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The Drowsy Chaperone. The role of the Man in the Chair is the spine for The Drowsy Chaperone, and the primary reason that this lighthearted, inconsequential and very silly show is so much fun to watch: Without him, it would just float off into the ether. But with him, we're invited in on the joke, and his trenchant observations provide a sometimes tartly refreshing frame. This man is middle-aged, gay and slightly melancholy. He adores 1920s musicals, and to cheer himself up — and explain his passion to us, the audience — he decides to play a disc of a purely fictive show called The Drowsy Chaperone. And that's when everything changes: platforms swivel, walls move, doors open onto unexpected places, and a swarm of hyper-energetic actors invades his nondescript apartment. A sendup of the shows the Man loves, Chaperone includes big, sparkling numbers; lots of tapping and singing; moronic plot twists; vaudeville routines; puns; a pretty ingénue; a handsome leading man; a vampy, drunken chaperone; a clownish, self-infatuated Italian; and a couple of Mafia guys who are more ridiculous than menacing (in fact, they're disguised as pastry chefs). There are also a couple of digs at the provincialism and unconscious racism of early musicals. Boulder's Dinner Theatre has mounted a wonderful production of the show, with a very strong cast. Brian Norber gives the Man a weary intelligence, pitching the role precisely between cynicism and wonder. Presented by Boulder's Dinner Theatre through May 13, 5501 Arapahoe Avenue, Boulder, 303-449-6000, Reviewed March 15.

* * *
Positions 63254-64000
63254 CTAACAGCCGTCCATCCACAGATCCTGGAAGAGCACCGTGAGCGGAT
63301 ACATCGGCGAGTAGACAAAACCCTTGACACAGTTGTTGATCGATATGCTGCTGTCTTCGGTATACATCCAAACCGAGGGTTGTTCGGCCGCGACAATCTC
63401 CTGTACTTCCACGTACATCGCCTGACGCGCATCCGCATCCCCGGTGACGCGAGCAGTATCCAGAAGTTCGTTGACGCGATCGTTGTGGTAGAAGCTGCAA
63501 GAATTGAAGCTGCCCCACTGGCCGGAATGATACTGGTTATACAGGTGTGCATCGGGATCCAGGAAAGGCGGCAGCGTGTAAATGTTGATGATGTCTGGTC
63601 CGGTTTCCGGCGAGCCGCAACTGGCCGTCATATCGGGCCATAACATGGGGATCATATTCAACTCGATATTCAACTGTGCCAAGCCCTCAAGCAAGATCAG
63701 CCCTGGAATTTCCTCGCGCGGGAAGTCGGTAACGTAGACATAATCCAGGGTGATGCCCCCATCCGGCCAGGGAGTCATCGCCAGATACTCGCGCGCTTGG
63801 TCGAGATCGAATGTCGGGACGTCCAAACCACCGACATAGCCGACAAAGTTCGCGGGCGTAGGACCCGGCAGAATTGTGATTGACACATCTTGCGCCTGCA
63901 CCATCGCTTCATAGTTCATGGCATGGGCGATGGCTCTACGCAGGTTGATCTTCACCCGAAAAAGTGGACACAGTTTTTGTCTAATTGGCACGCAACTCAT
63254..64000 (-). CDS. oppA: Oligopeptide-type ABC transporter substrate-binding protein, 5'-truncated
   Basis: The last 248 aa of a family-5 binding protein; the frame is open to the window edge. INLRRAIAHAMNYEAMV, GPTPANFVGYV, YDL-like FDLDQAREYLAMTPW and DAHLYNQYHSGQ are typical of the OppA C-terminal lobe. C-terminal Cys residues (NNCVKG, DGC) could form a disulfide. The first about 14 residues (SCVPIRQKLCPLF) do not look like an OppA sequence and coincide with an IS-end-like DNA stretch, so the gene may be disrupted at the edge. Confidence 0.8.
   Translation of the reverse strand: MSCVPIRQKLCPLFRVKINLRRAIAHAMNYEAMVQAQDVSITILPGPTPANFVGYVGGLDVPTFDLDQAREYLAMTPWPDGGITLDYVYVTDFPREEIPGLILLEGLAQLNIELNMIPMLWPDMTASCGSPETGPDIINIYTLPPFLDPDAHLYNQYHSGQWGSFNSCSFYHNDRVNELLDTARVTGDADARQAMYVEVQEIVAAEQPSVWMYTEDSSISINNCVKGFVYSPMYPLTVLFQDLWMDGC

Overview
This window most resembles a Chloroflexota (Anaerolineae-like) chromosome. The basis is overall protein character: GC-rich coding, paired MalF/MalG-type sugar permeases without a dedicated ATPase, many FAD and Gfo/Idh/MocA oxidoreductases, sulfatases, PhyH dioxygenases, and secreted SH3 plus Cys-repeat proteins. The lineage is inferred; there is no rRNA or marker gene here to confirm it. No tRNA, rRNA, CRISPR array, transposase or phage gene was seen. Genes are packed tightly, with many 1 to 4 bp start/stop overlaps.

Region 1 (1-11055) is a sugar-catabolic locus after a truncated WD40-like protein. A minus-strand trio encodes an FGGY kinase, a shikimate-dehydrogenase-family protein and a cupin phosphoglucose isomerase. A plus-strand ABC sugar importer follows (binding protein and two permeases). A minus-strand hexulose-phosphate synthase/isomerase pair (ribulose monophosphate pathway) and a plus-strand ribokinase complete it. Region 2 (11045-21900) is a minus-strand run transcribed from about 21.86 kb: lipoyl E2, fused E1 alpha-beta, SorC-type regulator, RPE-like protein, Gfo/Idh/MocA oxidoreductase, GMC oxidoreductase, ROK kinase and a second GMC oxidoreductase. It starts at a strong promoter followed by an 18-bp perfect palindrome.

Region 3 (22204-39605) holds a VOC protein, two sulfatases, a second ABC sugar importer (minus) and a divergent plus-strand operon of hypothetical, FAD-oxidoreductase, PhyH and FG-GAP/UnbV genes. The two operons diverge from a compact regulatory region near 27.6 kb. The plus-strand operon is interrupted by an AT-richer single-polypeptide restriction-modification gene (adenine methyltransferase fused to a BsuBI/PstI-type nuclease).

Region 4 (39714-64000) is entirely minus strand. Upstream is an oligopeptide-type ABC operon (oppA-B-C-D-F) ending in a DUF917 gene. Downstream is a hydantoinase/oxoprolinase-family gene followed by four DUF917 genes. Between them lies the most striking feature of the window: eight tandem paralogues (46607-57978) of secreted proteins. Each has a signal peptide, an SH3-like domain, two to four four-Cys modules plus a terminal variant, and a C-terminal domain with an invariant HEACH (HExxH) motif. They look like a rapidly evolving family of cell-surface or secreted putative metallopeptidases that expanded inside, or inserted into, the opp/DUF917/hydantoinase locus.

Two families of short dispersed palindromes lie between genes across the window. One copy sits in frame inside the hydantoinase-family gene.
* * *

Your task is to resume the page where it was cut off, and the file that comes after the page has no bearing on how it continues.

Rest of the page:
The Great American Trailer Camp Musical. Lin's husband is scheduled for execution, but the electric chair in the big house is so rickety he can only be put to death if everyone in the Armadillo Acres Trailer Park where she lives conserves energy. So she's urging them to keep the lights burning. Betty's husband is already dead and buried on the premises, thanks to a skillfully wielded frying pan. Poor dumb little Pickles says she's suffering a hysterical pregnancy. Hey, she has all the symptoms: When she eats a lot, she puts on weight. Lin, Pickles and Betty serve as a three-girl Greek chorus in The Great American Trailer Park Musical, telling their own stories and the stories of others, taking on various roles as necessary. Into this Florida trailer park erupts Pippi, a stripper on the run from her violent boyfriend, Duke. Pippi soon seduces toll-collector Norbert — which is about all Norbert's wife, Jeannie, needs, since she has already borne more troubles than any living woman should endure, from a bad perm to a kidnapped baby to a case of agoraphobia so severe she can't set foot outside the trailer. There are jokes about spray cheese, a hilarious sendup of reality shows like Jerry Springer's, insane and embarrassing costumes, and an inspirational song in which all the characters vow to "make like a nail and press on." You could say the musical condescends to trailer-park people, but it's just too lighthearted and cheerfully iconoclastic to get upset about. This is simply a silly, funny evening, the kind you have no reason to remember the next morning despite director Pam Clifton's satirical program note about the "complexity of the characters and the authors' grasp of the human condition." While the funky, mashed-together quarters of the Aurora Fox's black box theater are perfect for the trailer-park setting, they're not really great for sound. Which is a shame, because the songs — by Denver native David Nehls — are the best part of the evening. Presented by Ignite Theatre through May 6, Aurora Fox Studio Theatre, 9900 East Colfax Avenue, Aurora, 720-626-9796, Reviewed April 26.